Transitioning to appropriate restoration styles (e.g., command and control to adaptive management) under conditions of decreasing controllability and/or increasing uncertainty is a key challenge for sustaining ecosystem services in a changing world. Understanding when to transition to a new restoration style requires knowledge of management outcomes and the scale(s) at which undesirable environmental changes are occurring. Our objective was to develop a framework for: (1) monitoring restoration outcomes, and (2) providing recommendations for restoration styles based on levels of controllability and uncertainty associated with the scale(s) of undesirable environmental change. We apply this framework to tree invasion management programs in grassland landscapes of Nebraska, USA, where tree invasion is managed using a command and control restoration style. We used remotely-sensed tree cover data (Rangeland Analysis Platform) to model tree cover trends from 2000-2017 (restoration outcomes) at multiple, nested scales for 21 landscapes. These results provided a systematic basis for identifying an appropriate restoration style based on the level of controllability and uncertainty associated with the scale(s) of invasion. Tree invasion outpaced restoration in 17 of 21 landscapes and was associated with low controllability and high uncertainty in all landscapes. Command and control styles emphasized pattern restoration using tree removal projects, but largely ignored preventative processes. Given the scale-specific challenges of pattern and process restoration, our framework identified scenario planning as the most appropriate restoration style for all landscapes. Our framework provides a systematic basis for understanding when to transition between restoration styles and has potential to improve broad-scale restoration outcomes.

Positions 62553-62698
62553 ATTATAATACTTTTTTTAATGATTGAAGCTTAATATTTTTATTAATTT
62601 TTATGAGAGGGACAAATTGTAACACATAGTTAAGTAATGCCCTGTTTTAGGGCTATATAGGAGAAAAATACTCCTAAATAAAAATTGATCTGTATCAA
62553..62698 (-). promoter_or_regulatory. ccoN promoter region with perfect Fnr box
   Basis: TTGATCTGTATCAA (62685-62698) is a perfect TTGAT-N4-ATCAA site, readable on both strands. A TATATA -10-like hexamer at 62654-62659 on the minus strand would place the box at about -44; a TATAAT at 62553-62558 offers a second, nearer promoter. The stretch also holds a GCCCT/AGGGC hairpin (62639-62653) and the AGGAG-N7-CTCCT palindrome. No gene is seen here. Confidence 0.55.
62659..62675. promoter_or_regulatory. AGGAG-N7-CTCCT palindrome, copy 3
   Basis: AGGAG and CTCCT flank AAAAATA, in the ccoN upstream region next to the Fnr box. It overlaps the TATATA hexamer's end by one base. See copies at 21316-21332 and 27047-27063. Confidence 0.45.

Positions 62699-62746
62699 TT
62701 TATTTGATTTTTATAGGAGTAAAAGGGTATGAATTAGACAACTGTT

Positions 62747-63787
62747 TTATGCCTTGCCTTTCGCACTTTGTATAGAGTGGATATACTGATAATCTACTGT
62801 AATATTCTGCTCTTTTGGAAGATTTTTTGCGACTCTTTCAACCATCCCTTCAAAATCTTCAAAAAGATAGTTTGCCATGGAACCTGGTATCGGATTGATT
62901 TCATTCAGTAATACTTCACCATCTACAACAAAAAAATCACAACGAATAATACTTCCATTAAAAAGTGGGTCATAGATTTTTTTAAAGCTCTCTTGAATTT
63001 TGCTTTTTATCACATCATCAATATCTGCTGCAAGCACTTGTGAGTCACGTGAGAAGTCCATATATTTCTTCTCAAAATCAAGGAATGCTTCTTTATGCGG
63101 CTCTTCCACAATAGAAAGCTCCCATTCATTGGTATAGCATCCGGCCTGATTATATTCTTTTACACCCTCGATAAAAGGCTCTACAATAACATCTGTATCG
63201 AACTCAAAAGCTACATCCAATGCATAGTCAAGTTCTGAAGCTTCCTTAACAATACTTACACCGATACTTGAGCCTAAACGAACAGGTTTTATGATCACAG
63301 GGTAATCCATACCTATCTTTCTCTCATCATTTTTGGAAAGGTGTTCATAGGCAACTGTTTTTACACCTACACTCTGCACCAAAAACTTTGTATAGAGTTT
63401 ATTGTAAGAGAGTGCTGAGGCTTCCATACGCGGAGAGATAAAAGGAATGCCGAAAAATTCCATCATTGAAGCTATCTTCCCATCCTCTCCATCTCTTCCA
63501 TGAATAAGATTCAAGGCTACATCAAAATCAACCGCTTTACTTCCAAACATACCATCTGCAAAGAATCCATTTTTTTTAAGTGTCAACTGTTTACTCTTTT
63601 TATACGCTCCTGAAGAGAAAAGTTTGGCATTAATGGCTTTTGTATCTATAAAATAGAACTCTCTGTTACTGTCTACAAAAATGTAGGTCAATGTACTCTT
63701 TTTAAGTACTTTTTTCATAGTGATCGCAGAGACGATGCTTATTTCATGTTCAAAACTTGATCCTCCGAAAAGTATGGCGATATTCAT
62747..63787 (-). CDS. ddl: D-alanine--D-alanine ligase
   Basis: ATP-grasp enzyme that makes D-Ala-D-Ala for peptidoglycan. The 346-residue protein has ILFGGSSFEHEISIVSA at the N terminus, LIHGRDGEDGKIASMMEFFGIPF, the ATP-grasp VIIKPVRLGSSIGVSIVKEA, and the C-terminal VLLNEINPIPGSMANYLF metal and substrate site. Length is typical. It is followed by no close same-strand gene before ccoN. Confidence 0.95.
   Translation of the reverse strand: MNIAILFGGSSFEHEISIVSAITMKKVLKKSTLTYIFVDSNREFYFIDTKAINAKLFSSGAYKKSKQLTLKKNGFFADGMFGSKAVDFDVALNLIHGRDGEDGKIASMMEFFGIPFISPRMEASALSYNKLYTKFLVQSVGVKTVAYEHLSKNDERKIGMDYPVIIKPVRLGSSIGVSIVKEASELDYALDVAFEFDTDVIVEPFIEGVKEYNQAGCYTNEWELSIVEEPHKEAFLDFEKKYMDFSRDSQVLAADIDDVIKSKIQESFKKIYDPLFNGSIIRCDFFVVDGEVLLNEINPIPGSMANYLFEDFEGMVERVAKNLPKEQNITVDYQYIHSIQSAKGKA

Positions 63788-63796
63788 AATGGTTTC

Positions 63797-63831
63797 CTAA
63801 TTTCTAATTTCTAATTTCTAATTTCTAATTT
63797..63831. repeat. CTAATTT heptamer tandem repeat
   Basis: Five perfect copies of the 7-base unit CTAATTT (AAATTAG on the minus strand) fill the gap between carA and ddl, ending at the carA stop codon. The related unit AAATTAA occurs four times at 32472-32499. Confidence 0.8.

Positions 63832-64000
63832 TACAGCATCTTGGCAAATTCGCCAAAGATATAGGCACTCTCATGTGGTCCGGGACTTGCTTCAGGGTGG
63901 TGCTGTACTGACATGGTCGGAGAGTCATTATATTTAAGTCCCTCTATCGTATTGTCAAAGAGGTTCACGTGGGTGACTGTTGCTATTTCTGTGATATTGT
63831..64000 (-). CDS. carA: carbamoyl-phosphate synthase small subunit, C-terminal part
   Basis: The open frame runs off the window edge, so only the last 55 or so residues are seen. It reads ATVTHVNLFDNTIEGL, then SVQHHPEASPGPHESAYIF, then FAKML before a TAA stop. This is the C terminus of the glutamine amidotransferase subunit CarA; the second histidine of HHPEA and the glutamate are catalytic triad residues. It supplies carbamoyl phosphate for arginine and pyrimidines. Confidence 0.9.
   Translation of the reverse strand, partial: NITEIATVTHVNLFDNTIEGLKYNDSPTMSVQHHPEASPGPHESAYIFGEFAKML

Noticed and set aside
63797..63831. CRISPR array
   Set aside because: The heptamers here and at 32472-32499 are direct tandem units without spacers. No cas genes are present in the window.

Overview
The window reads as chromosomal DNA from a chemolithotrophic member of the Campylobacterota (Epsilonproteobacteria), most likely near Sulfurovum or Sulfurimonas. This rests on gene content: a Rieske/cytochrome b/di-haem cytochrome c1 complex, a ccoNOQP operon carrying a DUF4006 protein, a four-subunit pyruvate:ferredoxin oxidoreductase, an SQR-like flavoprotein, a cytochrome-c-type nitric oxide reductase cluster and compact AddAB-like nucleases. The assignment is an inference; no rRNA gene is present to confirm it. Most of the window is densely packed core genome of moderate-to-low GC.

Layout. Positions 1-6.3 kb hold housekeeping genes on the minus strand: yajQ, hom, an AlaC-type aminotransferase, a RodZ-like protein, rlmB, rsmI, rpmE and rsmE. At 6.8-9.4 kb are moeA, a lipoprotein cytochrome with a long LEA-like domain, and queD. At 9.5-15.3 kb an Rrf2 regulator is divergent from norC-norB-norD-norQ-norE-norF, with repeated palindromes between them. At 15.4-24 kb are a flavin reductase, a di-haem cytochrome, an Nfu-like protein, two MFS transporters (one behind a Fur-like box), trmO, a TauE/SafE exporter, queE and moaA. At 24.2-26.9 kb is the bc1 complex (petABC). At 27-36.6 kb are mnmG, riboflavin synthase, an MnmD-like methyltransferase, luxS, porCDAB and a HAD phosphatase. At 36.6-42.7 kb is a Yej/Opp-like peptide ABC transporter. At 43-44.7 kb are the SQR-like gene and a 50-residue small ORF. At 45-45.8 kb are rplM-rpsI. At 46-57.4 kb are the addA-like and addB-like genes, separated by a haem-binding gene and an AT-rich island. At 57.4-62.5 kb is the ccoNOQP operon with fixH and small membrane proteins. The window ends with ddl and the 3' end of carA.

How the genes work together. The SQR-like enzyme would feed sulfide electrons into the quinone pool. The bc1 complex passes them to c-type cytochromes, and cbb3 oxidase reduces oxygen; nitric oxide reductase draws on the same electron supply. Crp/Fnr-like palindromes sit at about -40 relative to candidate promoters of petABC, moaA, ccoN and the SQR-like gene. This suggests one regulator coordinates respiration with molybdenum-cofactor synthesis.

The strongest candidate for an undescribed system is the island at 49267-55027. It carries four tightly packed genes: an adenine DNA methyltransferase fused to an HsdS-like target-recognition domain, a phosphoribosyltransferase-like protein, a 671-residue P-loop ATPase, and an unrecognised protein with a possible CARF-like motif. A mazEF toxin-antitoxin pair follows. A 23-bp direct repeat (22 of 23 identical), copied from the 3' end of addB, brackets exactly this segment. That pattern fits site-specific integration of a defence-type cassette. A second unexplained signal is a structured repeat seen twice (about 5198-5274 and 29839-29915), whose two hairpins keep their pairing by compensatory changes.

Audio/Video, Conference Presentation, SER2019
Pre-approved for CECs under SER's CERP program
Society for Ecological Restoration